Calatrava: Complete Works 1979 - 2007 (英語) ハードカバー – 2007/5/4
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Philip Jodidio studied art history and economics at Harvard University, and was Editor-in-Chief of the leading French art journal Connaissance des Arts for over two decades. He has published numerous articles and books, including TASCHEN's Architecture Now series, Building a New Millennium, and monographs on Norman Foster, Richard Meier, Alvaro Siza, Tadao Ando, and Renzo Piano.
anyway, the watercolors are pretty good, and as my title in this review inferred, this is obviously a more artistic focused book rather than architectural.
so be warned, the book and the whole presentation are breathtaking, but the content is more artistic than architectural, so be prepared not to find blueprints of various of the works presented in this book.
The book is a real 'wannahave' and gives a good impression of what the architect has performed.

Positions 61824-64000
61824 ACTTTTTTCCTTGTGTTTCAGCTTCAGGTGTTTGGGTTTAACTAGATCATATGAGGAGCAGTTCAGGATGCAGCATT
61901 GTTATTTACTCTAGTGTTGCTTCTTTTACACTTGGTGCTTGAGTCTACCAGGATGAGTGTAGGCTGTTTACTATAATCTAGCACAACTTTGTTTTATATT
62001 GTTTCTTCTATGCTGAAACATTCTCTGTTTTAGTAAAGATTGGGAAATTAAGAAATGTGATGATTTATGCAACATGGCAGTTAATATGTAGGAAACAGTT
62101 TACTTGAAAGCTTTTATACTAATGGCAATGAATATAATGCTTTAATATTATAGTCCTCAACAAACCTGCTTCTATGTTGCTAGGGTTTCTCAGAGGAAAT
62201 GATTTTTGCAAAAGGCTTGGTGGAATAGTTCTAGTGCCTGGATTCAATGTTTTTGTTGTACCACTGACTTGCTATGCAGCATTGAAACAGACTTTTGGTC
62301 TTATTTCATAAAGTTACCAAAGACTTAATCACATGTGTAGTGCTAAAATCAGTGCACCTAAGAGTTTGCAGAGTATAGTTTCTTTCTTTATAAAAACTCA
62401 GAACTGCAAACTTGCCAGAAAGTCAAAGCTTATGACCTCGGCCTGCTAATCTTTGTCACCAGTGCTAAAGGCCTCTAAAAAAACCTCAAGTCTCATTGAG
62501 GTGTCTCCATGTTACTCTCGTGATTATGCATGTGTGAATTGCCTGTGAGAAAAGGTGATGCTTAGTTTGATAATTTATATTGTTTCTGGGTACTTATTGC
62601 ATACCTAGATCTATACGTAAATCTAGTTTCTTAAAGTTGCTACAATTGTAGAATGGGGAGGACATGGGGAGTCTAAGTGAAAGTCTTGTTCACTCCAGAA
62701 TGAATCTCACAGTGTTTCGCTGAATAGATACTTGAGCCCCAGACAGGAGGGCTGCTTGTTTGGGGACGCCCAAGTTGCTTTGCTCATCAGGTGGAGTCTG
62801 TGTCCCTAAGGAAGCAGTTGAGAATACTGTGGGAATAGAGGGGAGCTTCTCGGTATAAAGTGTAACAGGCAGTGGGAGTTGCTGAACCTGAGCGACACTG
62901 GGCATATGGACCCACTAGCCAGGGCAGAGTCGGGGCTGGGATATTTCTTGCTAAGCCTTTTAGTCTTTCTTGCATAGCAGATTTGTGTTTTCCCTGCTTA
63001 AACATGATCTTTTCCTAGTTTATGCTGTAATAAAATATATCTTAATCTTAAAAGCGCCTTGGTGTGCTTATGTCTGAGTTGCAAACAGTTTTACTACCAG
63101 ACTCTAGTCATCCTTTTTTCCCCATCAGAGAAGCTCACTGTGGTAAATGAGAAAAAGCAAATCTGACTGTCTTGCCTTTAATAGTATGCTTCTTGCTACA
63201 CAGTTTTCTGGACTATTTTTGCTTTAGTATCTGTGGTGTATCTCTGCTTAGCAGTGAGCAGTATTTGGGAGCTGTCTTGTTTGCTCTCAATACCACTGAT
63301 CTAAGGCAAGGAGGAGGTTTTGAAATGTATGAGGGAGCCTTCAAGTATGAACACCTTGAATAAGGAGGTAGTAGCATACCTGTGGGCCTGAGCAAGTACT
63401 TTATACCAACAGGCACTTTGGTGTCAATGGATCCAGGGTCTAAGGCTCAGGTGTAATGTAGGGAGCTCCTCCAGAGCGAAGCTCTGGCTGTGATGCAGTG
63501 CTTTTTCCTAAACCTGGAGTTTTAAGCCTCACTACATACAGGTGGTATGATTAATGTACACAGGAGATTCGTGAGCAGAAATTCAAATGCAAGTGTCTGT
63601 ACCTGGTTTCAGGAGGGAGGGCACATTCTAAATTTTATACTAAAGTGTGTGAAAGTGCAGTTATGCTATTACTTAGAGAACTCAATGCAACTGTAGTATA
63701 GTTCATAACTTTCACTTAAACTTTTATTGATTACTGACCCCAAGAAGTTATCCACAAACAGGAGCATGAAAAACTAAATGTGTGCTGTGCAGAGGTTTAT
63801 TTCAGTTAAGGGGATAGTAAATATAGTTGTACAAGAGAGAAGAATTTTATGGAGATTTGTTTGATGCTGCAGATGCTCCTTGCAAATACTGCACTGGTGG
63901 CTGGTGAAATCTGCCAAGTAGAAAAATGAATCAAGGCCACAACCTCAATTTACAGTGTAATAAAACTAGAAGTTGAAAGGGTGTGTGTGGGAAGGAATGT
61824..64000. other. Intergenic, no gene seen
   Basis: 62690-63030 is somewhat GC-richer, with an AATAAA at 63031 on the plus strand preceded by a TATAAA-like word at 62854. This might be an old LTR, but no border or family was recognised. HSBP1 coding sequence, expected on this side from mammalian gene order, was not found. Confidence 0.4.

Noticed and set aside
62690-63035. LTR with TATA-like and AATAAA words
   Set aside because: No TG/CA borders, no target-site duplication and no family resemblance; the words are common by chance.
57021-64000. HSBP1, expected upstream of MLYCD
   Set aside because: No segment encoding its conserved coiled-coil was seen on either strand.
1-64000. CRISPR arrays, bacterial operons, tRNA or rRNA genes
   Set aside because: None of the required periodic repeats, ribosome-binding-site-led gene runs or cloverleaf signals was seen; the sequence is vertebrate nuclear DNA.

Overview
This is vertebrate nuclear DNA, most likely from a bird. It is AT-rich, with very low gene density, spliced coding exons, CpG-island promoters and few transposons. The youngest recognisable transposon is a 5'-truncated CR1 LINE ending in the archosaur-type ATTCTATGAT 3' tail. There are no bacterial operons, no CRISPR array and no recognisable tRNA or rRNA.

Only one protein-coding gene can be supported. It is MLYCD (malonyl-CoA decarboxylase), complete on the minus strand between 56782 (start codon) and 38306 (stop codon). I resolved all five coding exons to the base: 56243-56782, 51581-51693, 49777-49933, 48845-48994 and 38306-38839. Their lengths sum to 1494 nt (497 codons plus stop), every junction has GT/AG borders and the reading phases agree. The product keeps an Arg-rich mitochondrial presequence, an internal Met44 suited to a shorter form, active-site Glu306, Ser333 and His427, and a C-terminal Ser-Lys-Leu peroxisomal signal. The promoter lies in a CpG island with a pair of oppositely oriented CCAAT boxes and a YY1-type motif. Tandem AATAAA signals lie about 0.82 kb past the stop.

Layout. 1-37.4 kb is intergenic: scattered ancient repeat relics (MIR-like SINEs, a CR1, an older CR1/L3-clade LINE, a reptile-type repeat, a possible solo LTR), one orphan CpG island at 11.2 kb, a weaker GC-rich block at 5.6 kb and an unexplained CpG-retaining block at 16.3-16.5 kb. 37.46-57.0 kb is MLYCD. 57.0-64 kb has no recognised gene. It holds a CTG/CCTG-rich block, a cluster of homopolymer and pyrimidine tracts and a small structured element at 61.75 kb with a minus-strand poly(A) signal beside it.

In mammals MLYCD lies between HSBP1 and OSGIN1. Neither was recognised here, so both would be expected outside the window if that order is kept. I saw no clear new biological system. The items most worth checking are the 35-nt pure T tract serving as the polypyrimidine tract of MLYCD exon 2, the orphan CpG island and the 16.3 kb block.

The text is in 3 languages (English, German and French) so that the actual amount of text is pretty small.
There is almost no technical information in the book, despite the fact that Calatrava must be a 'master of matter' to be able to construct these marvelous buildings.
Nor are there plans of the buildings, unfortunately.
The book is an excellent eye catcher on my table, and it can give lots of inspiration for new buildings.
While the book does offer a comprehensive overview of Calatrava's work I would say this is a book for the lay reader, not the professional. Firstly there is not enough technical information in the form of plans, sections, elevations. Secondly, the amount of real estate allocated to Calatrava's sketches of the human body not to mention the post hoc sketches of his designs suggest a somewhat vain and spurious connection with the architectural work itself. And thirdly, the book is grossly oversized - and overpriced - to be a really useful addition to the office library. In short this is not even a coffee table book, it is a work of overweaning self-regard. not an unimportant lesson for today's architects, but perhaps not the intended message.